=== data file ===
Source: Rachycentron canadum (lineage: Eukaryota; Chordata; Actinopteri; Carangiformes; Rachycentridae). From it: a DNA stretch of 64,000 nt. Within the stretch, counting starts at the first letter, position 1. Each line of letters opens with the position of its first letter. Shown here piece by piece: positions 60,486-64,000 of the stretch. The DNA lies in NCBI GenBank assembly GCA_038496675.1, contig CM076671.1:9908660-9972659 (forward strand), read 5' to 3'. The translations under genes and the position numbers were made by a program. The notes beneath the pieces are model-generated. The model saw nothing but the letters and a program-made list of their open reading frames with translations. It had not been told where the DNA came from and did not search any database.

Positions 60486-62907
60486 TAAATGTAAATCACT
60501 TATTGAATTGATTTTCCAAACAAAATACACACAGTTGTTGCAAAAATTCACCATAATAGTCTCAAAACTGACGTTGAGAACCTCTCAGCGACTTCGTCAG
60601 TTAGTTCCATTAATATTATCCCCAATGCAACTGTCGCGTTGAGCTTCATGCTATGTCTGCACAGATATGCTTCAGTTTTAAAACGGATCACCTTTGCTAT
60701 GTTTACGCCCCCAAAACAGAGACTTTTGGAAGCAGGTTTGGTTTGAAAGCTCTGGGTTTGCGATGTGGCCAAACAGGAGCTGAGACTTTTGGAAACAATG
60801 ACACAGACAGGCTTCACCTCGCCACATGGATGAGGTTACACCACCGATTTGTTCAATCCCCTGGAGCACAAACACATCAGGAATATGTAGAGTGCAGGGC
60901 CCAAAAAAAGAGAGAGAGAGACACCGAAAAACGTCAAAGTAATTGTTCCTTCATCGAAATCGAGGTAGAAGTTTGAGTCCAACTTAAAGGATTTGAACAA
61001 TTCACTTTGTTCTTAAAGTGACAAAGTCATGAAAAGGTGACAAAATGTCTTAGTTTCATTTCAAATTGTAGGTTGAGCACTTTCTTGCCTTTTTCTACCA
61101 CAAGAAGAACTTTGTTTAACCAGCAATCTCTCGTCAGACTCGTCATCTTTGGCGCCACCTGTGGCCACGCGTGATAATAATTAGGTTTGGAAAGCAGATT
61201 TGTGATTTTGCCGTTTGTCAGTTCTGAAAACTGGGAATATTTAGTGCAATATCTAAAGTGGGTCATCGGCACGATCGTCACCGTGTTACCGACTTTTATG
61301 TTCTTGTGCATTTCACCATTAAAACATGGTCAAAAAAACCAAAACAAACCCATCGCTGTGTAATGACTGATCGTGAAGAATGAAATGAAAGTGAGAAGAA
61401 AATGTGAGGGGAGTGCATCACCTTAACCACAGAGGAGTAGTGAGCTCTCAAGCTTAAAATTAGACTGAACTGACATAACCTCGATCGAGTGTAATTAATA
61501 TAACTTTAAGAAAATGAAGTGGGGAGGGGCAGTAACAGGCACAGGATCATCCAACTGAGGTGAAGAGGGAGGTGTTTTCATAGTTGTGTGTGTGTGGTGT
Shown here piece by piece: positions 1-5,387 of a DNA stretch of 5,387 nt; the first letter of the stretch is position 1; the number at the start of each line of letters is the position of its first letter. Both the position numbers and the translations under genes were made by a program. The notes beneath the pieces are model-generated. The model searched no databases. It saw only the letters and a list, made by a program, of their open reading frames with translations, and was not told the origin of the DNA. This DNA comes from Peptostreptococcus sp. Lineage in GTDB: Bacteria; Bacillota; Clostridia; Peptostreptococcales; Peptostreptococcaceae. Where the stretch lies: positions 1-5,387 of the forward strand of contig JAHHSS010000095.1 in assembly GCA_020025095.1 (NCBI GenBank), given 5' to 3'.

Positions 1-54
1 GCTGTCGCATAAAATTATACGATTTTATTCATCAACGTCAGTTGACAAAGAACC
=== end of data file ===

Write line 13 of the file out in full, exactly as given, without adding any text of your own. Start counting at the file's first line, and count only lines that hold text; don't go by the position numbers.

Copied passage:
61401 AATGTGAGGGGAGTGCATCACCTTAACCACAGAGGAGTAGTGAGCTCTCAAGCTTAAAATTAGACTGAACTGACATAACCTCGATCGAGTGTAATTAATA